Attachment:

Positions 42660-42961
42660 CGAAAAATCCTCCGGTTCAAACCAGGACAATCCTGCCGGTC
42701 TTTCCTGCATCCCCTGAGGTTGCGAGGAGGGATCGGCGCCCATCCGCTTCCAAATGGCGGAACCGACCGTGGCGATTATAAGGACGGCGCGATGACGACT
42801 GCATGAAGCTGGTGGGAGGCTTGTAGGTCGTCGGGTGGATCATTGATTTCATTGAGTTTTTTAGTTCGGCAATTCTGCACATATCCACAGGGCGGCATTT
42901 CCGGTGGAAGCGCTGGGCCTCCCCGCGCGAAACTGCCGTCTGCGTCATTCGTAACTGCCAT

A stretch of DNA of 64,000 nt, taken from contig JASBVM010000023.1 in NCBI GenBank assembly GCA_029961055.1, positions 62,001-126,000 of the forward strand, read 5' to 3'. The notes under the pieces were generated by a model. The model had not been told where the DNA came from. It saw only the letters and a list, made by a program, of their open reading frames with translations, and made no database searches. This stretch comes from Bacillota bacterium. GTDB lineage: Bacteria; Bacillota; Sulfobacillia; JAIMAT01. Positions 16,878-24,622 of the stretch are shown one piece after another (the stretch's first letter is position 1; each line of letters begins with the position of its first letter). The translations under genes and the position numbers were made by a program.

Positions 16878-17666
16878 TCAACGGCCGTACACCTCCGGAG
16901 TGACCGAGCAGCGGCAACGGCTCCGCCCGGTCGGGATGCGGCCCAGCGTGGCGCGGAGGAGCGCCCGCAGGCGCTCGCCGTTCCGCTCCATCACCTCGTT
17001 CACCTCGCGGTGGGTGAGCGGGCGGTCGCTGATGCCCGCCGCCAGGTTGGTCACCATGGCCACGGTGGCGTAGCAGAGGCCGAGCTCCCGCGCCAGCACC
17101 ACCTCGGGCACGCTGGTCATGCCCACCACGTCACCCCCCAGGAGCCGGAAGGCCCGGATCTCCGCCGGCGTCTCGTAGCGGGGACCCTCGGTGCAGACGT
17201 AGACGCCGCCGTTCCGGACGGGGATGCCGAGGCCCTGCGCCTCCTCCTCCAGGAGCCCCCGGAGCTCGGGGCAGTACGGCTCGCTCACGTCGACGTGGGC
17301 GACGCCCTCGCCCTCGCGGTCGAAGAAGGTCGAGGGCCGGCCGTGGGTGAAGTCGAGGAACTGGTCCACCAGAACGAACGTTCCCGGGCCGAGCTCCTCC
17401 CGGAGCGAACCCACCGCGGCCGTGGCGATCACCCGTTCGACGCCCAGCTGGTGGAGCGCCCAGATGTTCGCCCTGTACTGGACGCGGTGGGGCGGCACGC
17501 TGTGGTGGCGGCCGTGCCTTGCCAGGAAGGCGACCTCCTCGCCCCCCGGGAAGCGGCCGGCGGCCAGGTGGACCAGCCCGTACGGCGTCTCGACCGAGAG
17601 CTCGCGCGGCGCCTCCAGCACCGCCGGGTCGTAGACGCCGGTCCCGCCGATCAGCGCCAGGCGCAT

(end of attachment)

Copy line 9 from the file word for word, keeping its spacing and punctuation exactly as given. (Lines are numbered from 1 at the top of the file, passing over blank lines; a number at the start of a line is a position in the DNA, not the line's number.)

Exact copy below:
16901 TGACCGAGCAGCGGCAACGGCTCCGCCCGGTCGGGATGCGGCCCAGCGTGGCGCGGAGGAGCGCCCGCAGGCGCTCGCCGTTCCGCTCCATCACCTCGTT